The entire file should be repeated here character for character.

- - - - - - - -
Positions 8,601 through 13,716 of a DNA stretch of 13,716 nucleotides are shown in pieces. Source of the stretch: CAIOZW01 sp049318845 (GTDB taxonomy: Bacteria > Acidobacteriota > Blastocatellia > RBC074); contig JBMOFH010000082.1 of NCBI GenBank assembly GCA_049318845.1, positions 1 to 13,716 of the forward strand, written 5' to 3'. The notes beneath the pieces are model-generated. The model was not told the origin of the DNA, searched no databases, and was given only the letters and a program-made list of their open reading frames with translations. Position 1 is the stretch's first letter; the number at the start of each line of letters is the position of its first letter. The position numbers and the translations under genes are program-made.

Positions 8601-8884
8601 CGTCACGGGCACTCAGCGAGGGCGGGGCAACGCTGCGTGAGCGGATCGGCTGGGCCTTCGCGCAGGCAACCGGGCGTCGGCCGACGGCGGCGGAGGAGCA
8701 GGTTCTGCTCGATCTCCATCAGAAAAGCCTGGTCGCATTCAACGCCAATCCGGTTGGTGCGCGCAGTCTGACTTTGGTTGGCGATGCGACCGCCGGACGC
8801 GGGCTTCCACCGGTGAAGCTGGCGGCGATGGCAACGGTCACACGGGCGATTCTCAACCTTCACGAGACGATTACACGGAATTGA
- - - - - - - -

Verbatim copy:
Positions 8,601 through 13,716 of a DNA stretch of 13,716 nucleotides are shown in pieces. Source of the stretch: CAIOZW01 sp049318845 (GTDB taxonomy: Bacteria > Acidobacteriota > Blastocatellia > RBC074); contig JBMOFH010000082.1 of NCBI GenBank assembly GCA_049318845.1, positions 1 to 13,716 of the forward strand, written 5' to 3'. The notes beneath the pieces are model-generated. The model was not told the origin of the DNA, searched no databases, and was given only the letters and a program-made list of their open reading frames with translations. Position 1 is the stretch's first letter; the number at the start of each line of letters is the position of its first letter. The position numbers and the translations under genes are program-made.

Positions 8601-8884
8601 CGTCACGGGCACTCAGCGAGGGCGGGGCAACGCTGCGTGAGCGGATCGGCTGGGCCTTCGCGCAGGCAACCGGGCGTCGGCCGACGGCGGCGGAGGAGCA
8701 GGTTCTGCTCGATCTCCATCAGAAAAGCCTGGTCGCATTCAACGCCAATCCGGTTGGTGCGCGCAGTCTGACTTTGGTTGGCGATGCGACCGCCGGACGC
8801 GGGCTTCCACCGGTGAAGCTGGCGGCGATGGCAACGGTCACACGGGCGATTCTCAACCTTCACGAGACGATTACACGGAATTGA